Evan Smith, Master of Fine Arts (MFA) candidate at Southern Illinois University Edwardsville, was past the age of 20 when he took keen interest in drawings and paintings. But years later, with more training in conceptual art at SIUE, Smith’s recent project, Guise, has attracted the attention of the International Sculpture Center (ISC), which selected him as a recipient of the prestigious 2022 Outstanding Student Achievement in Contemporary Sculpture Award.
The award celebrates the work of young sculptors, and this year, 13 recipients and seven honorable mentions were recognized from a pool of 270 nominees from 101 schools. Recipients will participate in a group exhibition and be featured in Sculpture magazine.
Smith is the third SIUE student to win the ISC award after Abbi Ruppert, BFA ‘21, received it in 2020 for her sculpture, Steal My Ambitions; and Allena Marie Brazier, BFA ‘21, in 2021 for her sculpture, “Passionate Desires.”
“These consecutive accomplishments really say something about the quality of our students, as they have been recognized for their work three years in a row,” said Thad Duhigg, MFA, professor in the College of Arts and Sciences’ Department of Art and Design. “We are competing with major programs at much bigger institutions not just within the U.S., but also around the world, so this recognition is certainly something to be proud of.”
A West Virginia native currently based in St. Louis, Smith was nominated for the award by Duhigg, who was his mentor. Smith built his piece using a combination of conceptual art techniques to make a commentary on climate change.
“Guise uses the concept of hyperreality, which depicts either a distorted reality or something that does not exist at all, by using 3D printing, sculpture and projection mapping to create a surreal image of a real time event,” said Smith. “The clear water in the pool is surrounded but untouched by flooded river water, a metaphor on how the more privileged of society can escape climate change easily. The pool, a physical object, is filled with real water to play against the projection of muddy water, asking the viewer what is real. The green of the life preserver in the pool represents the thoughtful but sometimes meaningless steps we take to combat an event that is reshaping our way of living.”
He was inspired to work on Guise after seeing an intriguing image on the internet, which showed a flooded neighborhood where a pool in one backyard appeared spared by the disaster.
“Guise embodies the uncanny feeling that climate change has on us and embraces an often-contradictory mindset we all have on the subject,” Smith said. “By approaching this subject with both a sense of humor and within the hyperreal, I bring to light a different aspect in which we connect to and understand something that seems beyond understanding.”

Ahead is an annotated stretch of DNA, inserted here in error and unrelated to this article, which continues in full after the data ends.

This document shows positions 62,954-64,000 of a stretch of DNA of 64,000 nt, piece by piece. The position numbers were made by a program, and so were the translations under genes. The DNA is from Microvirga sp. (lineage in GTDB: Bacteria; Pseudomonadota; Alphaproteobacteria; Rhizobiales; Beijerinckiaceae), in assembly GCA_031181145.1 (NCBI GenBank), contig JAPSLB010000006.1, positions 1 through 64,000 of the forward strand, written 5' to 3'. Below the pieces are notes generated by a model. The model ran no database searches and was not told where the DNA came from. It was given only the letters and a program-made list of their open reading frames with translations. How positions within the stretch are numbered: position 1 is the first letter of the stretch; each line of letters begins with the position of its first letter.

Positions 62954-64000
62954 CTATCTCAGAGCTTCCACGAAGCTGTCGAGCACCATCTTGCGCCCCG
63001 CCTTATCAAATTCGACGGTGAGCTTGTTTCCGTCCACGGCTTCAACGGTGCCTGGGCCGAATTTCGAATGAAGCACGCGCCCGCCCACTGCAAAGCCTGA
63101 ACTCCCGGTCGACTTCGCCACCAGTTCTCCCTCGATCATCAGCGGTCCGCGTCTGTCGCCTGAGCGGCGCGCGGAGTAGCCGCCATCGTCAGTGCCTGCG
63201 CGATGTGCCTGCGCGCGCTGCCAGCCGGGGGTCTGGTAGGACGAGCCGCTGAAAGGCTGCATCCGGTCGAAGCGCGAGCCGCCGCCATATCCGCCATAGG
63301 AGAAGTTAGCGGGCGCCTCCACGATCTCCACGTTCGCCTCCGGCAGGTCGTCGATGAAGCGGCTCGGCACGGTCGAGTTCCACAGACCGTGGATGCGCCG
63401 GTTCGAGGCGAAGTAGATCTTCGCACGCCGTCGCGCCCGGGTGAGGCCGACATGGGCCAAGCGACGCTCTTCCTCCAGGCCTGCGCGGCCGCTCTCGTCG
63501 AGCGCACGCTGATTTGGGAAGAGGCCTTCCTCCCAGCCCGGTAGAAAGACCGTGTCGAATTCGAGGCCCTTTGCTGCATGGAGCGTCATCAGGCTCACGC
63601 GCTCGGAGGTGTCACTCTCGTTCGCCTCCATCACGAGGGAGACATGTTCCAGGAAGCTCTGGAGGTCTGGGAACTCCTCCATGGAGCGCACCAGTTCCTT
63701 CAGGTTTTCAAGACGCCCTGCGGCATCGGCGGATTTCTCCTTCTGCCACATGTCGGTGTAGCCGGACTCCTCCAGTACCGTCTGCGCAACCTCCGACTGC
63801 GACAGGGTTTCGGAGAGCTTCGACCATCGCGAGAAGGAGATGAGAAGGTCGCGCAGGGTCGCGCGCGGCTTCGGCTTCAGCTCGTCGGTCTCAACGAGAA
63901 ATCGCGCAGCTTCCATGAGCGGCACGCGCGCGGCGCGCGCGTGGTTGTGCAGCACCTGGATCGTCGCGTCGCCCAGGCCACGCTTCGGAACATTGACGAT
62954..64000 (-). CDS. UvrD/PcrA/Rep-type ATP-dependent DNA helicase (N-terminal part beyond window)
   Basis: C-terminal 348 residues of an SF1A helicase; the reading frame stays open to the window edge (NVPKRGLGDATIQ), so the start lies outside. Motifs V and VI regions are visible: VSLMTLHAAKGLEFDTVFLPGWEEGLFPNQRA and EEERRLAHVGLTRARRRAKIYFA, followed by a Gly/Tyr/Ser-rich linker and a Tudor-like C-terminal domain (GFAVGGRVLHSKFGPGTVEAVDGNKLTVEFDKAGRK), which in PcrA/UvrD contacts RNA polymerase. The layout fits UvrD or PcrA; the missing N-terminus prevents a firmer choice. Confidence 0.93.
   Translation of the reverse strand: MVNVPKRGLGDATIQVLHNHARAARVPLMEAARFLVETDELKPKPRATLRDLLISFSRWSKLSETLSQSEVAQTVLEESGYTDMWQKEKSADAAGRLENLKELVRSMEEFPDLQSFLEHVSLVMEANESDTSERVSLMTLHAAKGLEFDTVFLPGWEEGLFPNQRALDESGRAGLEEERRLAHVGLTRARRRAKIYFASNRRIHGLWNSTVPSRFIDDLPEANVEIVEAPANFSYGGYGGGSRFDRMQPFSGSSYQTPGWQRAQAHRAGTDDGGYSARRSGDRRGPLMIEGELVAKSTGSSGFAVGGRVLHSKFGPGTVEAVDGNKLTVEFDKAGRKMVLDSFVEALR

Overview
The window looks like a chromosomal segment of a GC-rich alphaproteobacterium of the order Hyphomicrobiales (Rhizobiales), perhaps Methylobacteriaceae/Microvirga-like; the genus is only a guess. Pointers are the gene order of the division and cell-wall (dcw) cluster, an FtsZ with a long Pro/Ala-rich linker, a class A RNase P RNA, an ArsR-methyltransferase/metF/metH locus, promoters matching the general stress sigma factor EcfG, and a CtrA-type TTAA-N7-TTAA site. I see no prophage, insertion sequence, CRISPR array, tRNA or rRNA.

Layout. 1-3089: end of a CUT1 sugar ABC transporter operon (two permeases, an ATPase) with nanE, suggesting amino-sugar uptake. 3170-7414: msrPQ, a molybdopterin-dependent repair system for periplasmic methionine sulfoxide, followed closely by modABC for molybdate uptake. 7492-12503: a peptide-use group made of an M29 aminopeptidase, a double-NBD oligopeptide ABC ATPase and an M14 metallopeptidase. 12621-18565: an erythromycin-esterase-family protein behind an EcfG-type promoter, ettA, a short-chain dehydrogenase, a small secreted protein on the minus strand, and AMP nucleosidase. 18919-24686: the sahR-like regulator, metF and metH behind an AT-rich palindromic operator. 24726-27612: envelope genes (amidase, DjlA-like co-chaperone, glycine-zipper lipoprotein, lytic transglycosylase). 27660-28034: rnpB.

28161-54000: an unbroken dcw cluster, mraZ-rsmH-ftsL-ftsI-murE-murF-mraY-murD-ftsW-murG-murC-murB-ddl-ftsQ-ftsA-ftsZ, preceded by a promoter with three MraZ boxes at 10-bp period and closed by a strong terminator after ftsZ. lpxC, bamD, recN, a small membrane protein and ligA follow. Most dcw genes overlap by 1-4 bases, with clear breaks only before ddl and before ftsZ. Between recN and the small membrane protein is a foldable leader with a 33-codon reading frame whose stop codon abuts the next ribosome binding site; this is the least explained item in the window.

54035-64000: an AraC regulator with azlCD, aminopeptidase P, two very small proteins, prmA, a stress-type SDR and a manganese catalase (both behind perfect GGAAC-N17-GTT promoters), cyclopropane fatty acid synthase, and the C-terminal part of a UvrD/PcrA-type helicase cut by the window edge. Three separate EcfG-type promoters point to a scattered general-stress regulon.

Duhigg felt that Smith’s work deserved nomination for the award, stating, “Evan works hard, is completely committed to his art, and pushes the parameters of what sculpture can be. It is so nice to see his dedication rewarded by the ISC.”
Guise serves as immersive art in which interpretation depends on the active rather than passive participation of the viewer. Accordingly, humans are not represented in the sculpture. It allows people to imagine themselves in the spaces created by Smith.
“The tiny lifesaver that floats in the water is to help viewers to get to that place. My hope is that what I make allows people to think differently about the places they inhabit,” said Smith.
The SIUE MFA program has enabled Smith to learn about conceptual art, theory, teaching and practical approaches to contemporary art and education under professors like Duhigg.
“The SIUE art program offers a strong community of professors, students and staff that are supporting and caring of one another,” said Smith. “Everyone I have worked with has a common goal to teach art in an open-ended way that’s both informative and freeing as an artist and educator. The Department offers a lot of opportunities inside and outside of the program. I have been given the opportunity to teach a 3D design class, receive grants and exhibit my work locally and nationally. Currently, I am participating in the Sculpture on Campus program where students are awarded money to create a public sculpture on the campus of the University.
Following his graduation in May 2023, Smith plans to become a professor and to continue collaborating with fellow artist Stacey, who works on local and national exhibitions with him and has over the years challenged him to take up academic study to develop his art.
Central to SIUE’s exceptional and comprehensive education, the College of Arts and Sciences offers degree programs in the natural sciences, humanities, arts, social sciences, and communications. The College touches the lives of all SIUE students helping them explore diverse ideas and experiences, while learning to think and live as fulfilled, productive members of the global community. Study abroad, service-learning, internships, and other experiential learning opportunities better prepare SIUE students not only to succeed in our region’s workplaces, but also to become valuable leaders who make important contributions to our communities.
Evan Smith, SIUE MFA candidate and 2022 recipient of the International Sculpture Center’s Outstanding Student Achievement in Contemporary Sculpture Award, shown. (SIUE photo)